at least one beam leg in contact with a second section on the perimeter of the beam.
  16. 16. The RF MEMS switch of claim 10, wherein the at least one beam leg is located on one side of the beam.
  17. 17. The RF MEMS switch of claim 10, further comprising a package layer located around the beam.
  18. 18. The RF MEMS switch of claim 17, wherein the package layer hermetically seals the RF MEMS switch.
  19. 19. An RF MEMS switch, comprising:
    a substrate;
    at least one actuation electrode located on the substrate;
    a first metal contact;
    a second metal contact, wherein the second metal contact has at least one contact bump;
    a beam,
    wherein the second metal contact is located on the beam;
    at least one beam leg,
    wherein the beam and the at least one beam leg comprise a material having a resistivity of at least 1000 Ω-cm and a Young's modulus of at least 150 GPa,
    wherein the at least one beam leg is in contact with the beam, and
    wherein a thickness of the at least one beam leg is equal to or greater than a thickness of the beam;
    wherein, in a first condition, there is a space between the first metal contact and the second metal contact, wherein the first condition corresponds to no electrical potential difference between the beam and the at least one actuation electrode;
    wherein, in a second condition, an electrostatic force pulls the beam toward the substrate, wherein the second condition corresponds to an electrical potential difference between the beam and the at least one actuation electrode;
    wherein the electrostatic force pulls the beam toward the at least one actuation electrode so that the first metal contact is in electrical contact with the at least one contact bump;
    wherein the at least one contact bump is smaller than the beam;
    wherein, in response to the translation of the beam toward the at least one actuation electrode in response to the electrostatic force, the at least one beam leg exerts a restoring force on the beam; and
    wherein the restoring force is at least partially in an opposite direction of the electrostatic force.
  20. 20. The RF MEMS switch of claim 19, wherein the at least one beam leg further comprises:
    at least one beam leg in contact with a first side of the beam, and at least one beam leg in contact with a second side of the beam.
US12168647 2008-07-07 2008-07-07 RF MEMS Switch Abandoned US20100001355A1 (en)

Priority Applications (1)

Application Number Priority Date Filing Date Title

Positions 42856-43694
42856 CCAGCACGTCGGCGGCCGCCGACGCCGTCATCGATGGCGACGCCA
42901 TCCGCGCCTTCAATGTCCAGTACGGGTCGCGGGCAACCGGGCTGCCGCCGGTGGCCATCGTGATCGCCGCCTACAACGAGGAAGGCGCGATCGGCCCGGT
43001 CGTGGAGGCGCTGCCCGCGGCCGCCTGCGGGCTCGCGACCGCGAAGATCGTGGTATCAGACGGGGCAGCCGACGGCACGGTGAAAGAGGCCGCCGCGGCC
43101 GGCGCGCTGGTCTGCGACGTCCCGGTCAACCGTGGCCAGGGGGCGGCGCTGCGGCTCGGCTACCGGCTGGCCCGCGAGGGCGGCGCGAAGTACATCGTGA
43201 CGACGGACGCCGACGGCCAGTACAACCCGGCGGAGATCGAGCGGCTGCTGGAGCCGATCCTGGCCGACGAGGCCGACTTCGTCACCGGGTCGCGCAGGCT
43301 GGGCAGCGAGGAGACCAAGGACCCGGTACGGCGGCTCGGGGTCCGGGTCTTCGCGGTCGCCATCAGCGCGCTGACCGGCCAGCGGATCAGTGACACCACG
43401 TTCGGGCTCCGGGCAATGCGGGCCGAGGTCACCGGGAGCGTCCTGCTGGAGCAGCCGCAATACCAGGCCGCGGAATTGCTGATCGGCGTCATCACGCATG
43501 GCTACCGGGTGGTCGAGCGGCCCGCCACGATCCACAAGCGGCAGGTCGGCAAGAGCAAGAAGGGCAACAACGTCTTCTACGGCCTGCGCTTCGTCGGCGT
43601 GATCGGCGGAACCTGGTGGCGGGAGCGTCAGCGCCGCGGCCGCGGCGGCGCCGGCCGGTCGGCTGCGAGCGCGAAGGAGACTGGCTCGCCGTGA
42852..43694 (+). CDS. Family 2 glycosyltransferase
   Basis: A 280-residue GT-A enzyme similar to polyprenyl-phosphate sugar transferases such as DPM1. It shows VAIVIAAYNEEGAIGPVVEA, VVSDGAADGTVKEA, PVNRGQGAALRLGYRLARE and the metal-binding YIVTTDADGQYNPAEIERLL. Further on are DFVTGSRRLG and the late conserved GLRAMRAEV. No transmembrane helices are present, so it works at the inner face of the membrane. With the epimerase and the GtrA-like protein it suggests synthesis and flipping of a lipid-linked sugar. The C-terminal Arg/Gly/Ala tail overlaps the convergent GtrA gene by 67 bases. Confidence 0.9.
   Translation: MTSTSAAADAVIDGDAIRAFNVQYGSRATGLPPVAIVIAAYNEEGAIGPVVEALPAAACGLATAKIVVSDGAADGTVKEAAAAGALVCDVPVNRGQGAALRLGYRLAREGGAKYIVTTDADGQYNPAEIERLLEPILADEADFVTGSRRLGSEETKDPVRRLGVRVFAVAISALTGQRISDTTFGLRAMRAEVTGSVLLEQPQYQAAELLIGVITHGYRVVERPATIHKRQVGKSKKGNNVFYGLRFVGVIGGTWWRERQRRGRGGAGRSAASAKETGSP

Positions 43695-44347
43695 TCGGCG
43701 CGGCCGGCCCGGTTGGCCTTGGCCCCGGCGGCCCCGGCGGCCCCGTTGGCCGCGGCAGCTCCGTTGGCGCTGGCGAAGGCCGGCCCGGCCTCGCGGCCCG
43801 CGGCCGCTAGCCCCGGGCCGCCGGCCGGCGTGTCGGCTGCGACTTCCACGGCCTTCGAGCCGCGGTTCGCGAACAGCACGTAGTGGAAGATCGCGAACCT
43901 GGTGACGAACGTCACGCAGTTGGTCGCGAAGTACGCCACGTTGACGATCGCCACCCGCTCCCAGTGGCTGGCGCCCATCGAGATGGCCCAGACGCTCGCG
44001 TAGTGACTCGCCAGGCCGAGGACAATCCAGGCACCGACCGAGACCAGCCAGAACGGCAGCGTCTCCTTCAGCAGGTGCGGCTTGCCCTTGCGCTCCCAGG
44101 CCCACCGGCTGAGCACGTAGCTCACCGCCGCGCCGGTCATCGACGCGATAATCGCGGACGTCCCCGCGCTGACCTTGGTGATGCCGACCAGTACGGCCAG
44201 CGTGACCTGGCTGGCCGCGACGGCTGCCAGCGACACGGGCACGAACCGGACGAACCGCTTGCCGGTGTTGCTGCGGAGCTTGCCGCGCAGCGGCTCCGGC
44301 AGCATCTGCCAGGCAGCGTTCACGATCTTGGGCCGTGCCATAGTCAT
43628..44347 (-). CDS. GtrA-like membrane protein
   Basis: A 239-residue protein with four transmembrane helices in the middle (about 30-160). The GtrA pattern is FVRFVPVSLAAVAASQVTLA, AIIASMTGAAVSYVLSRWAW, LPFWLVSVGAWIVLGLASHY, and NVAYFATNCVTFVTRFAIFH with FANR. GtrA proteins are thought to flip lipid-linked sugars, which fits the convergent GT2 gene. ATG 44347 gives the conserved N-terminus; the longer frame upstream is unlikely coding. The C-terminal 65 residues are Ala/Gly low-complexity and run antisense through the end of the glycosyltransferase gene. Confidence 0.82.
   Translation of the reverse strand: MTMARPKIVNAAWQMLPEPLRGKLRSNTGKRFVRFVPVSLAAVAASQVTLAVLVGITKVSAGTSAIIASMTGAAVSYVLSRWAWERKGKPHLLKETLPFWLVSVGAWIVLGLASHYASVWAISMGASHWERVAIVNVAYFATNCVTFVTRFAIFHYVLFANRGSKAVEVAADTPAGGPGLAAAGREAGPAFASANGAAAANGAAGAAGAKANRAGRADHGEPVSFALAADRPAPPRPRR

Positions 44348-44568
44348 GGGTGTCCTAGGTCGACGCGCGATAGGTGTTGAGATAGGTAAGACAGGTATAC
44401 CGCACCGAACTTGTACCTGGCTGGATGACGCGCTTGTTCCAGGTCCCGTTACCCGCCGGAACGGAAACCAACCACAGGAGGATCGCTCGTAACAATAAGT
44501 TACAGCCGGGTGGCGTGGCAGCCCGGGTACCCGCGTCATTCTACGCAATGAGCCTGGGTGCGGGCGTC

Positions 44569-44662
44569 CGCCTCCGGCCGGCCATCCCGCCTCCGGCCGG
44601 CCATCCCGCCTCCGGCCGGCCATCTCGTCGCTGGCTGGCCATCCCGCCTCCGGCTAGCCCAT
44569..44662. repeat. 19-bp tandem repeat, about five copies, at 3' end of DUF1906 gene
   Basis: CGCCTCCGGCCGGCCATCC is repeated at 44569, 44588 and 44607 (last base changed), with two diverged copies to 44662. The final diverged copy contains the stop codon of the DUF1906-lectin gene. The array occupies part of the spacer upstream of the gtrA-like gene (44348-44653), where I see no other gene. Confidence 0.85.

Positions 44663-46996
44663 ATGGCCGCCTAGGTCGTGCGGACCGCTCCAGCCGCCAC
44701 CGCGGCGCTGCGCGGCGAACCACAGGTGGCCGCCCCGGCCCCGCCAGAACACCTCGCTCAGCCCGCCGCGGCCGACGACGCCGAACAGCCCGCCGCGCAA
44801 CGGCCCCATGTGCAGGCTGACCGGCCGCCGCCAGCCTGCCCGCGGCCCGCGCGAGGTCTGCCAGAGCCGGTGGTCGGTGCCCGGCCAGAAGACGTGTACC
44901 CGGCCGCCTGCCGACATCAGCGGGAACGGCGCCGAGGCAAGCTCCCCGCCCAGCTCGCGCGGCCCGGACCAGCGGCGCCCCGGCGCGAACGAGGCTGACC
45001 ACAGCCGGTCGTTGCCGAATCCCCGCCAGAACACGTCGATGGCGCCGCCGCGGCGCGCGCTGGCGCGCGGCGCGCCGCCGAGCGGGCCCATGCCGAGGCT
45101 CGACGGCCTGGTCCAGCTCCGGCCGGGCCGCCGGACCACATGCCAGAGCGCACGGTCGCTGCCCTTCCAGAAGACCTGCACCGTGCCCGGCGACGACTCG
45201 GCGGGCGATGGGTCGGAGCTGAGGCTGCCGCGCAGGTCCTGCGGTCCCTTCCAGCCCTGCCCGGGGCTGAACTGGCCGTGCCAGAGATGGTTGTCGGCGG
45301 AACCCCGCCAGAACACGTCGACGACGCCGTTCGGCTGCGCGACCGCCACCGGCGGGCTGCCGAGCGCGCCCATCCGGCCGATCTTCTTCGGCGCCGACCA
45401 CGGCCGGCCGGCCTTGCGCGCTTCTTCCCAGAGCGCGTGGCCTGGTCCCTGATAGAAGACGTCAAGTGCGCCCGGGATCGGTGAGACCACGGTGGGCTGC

US12168647 US20100001355A1 (en) 2008-07-07 2008-07-07 RF MEMS Switch

Applications Claiming Priority (2)

Application Number Priority Date Filing Date Title
US12168647 US20100001355A1 (en) 2008-07-07 2008-07-07 RF MEMS Switch
EP20090158547 EP2144265A1 (en) 2008-07-07 2009-04-22 RF MEMS switch

Publications (1)

Publication Number Publication Date
US20100001355A1 true true US20100001355A1 (en) 2010-01-07

Family

ID=41128162

Family Applications (1)

Application Number Title Priority Date Filing Date
US12168647 Abandoned US20100001355A1 (en) 2008-07-07 2008-07-07 RF MEMS Switch

Country Status (2)

Country Link
US (1) US20100001355A1 (en)
EP (1) EP2144265A1 (en)

Cited By (8)

* Cited by examiner, † Cited by third party
Publication number Priority date Publication date Assignee Title
US20100203664A1 (en) * 2009-02-09 2010-08-12 Shang-Ying Tsai Silicon Undercut Prevention in Sacrificial Oxide Release Process and Resulting MEMS Structures
WO2012177304A2 (en) * 2011-06-20 2012-12-27 International Business Machines Corporation Micro-electro-mechanical system (mems) and related actuator bumps, method of manufacture and design structures
US8692367B1 (en) * 2010-02-17 2014-04-08 Maxim Integrated Products, Inc. Wafer-level packaged device having self-assembled resilient leads
CN103943419A (en) * 2014-04-15 2014-07-23 苏州锟恩电子科技有限公司 RF MEMS switch with upper suspension beam
US8797127B2 (en) 2010-11-22 2014-08-05 Taiwan Semiconductor Manufacturing Company, Ltd. MEMS switch with reduced dielectric charging effect
US20140332913A1 (en) * 2013-05-10 2014-11-13 International Business Machines Corporation Micro-electro-mechanical system (mems) structures and design structures
WO2015161026A1 (en) * 2014-04-17 2015-10-22 Skyworks Solutions, Inc. Microelectromechanical systems having contaminant control features
US10147577B2 (en) 2016-05-16 2018-12-04 International Business Machines Corporation Micro-electro-mechanical system (MEMS) and related actuator bumps, methods of manufacture and design structures

Families Citing this family (1)

* Cited by examiner, † Cited by third party
Publication number Priority date Publication date Assignee Title
CN103155069B (en) * 2010-09-21 2015-10-21 卡文迪什动力有限公司 Pull-up electrode and the waffles micro structure

Citations (14)

* Cited by examiner, † Cited by third party